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How universities will beat extremism

Professor Lawrence Phillips, Head of Regent’s American College London (RACL).

The world feels like an increasingly frightening place for young people. With last year punctuated by a series of horrendous terrorist acts, 2016 already appears to be following suit. Similarly the outbreak of intolerant anti-refugee and immigration politics continues to embody the West at its worst as public comments undoubtedly shape the opinions – and potentially prejudices – of the next generation.

The aftermath of events such as 2015’s Paris attacks highlight the need to combat extremism and develop young people’s resilience to harmful ideologies while preventing them from being radicalised.

Extremism is more than stubbornness or a general intolerance towards others. It includes holding views which are at odds with the core beliefs of society. Radicalisation is where people adopt an extreme position in terms of politics and religion, a violent extremist ideology, or move to violent action in support of their beliefs. Resilience is demonstrated by bouncing back from adversity and overcoming negative influences that block emotional wellbeing and achievement.

It is vital that universities take a lead in combatting the spread of misinformation, radicalisation and fear. This is only achieved when students can operate in a safe environment that allows them to ask questions and express ideas without feeling unwelcome or threatened because of race, religion, sexual orientation or any aspects attributed to minority groups.

It is difficult to avoid arguments for utilitarian education and thinking in reaction to terrorism and inflammatory public debate. From austerity-driven cutbacks insisting universities focus purely on employment as an end goal, through to extremist political views on the plight of refugees – our fractured political arena is slipping into simplistic and sometimes offensive positions, rather than providing open and reasoned argument.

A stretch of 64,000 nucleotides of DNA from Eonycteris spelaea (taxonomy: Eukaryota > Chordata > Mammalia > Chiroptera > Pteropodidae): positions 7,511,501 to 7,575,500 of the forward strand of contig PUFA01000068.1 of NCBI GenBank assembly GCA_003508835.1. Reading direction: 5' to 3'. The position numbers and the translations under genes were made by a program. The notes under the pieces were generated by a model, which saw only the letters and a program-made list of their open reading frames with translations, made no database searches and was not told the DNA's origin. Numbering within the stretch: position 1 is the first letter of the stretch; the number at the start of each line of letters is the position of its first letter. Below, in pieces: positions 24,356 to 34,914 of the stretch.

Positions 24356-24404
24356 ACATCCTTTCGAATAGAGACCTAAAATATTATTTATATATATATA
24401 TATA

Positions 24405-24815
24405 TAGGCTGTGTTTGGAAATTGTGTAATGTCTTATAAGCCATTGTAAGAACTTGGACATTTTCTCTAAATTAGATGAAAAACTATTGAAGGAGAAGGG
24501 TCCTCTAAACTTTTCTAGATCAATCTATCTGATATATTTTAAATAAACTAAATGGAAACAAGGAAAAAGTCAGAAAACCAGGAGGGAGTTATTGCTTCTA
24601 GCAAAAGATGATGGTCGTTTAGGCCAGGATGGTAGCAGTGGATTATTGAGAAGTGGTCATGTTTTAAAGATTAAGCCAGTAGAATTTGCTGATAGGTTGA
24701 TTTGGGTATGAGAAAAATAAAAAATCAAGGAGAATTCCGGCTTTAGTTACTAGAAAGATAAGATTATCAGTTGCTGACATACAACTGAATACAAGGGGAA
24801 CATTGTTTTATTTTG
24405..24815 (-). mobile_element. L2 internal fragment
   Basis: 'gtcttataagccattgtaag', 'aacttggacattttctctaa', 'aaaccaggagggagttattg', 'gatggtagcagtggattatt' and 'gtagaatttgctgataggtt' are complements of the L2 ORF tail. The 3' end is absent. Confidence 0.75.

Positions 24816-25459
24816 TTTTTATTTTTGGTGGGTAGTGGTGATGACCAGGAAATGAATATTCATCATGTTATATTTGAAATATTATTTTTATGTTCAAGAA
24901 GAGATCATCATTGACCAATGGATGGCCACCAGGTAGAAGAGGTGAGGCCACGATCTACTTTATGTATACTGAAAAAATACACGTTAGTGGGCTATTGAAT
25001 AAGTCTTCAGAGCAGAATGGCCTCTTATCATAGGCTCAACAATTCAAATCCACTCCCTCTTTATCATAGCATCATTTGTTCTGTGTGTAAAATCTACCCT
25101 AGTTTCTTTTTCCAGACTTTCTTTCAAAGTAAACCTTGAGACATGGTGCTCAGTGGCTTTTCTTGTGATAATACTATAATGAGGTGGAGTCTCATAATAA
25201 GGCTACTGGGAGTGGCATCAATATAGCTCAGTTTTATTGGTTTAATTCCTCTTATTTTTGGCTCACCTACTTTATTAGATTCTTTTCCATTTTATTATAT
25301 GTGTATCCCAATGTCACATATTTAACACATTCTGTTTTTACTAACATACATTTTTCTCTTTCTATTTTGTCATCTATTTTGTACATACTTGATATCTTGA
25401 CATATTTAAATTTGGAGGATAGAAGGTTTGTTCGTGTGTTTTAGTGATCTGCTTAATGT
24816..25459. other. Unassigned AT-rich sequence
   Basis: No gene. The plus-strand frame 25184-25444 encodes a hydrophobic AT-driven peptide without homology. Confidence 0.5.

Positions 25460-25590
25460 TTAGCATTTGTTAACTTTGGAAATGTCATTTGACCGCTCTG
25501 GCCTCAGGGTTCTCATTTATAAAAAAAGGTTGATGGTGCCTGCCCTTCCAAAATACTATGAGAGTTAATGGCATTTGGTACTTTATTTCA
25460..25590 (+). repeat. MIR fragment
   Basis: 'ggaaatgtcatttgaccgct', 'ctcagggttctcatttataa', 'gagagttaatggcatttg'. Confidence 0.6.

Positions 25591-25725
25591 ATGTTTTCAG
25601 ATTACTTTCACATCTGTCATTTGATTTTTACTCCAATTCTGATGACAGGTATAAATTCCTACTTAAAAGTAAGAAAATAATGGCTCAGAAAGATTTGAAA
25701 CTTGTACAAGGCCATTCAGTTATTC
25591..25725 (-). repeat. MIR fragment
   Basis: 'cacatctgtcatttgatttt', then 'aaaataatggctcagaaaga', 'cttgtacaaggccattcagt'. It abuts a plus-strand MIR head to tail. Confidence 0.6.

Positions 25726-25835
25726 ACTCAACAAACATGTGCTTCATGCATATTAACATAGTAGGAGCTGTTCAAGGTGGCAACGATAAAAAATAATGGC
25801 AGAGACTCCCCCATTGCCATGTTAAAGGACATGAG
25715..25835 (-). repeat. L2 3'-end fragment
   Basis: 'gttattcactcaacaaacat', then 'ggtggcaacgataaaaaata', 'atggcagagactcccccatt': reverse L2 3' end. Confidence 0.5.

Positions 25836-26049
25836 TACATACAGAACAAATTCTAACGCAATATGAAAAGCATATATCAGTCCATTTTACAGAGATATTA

Education offers the key ingredients needed to tackle ill-informed thinking and potential radicalisation and evidence-based teaching and interventions are widely recognised as solutions for building resilience to extremism in young people, countering push-pull factors such as low self-esteem, lacking a sense of achievement or feeling out of place in society.

Well-designed education programmes should:

  • Feel enjoyable to those taking part and be different from ‘normal’ classroom lessons, featuring discussion, group work and external facilitators while not shying away from controversial issues
  • Set tangible goals to build a sense of ownership and sustain involvement through creative projects, such as producing an online report or film
  • Be young person-centred and young person-led. Peer educators offer a sense of empowerment and help raise self-esteem
  • Produce something ‘real’ to encourage young people to work together collaboratively, and foster transferable skills

A liberal education delivered in a truly international environment may be the answer, providing the benefit of a variety of different stimuli, subjects and tools for discussion, while dialogue is centred on the thoughts, ideas, and questions of the students themselves.

Effective learning is underpinned by respect for other people’s views, regardless of whether their opinions might be opposing or contrary. No method is perfect and of course emotions can always threaten to overtake discussion. This is the beauty of democracy - it’s not about agreeing a specific system, it’s about agreeing a cultural and intellectually safe community that allows individuals to express their thoughts.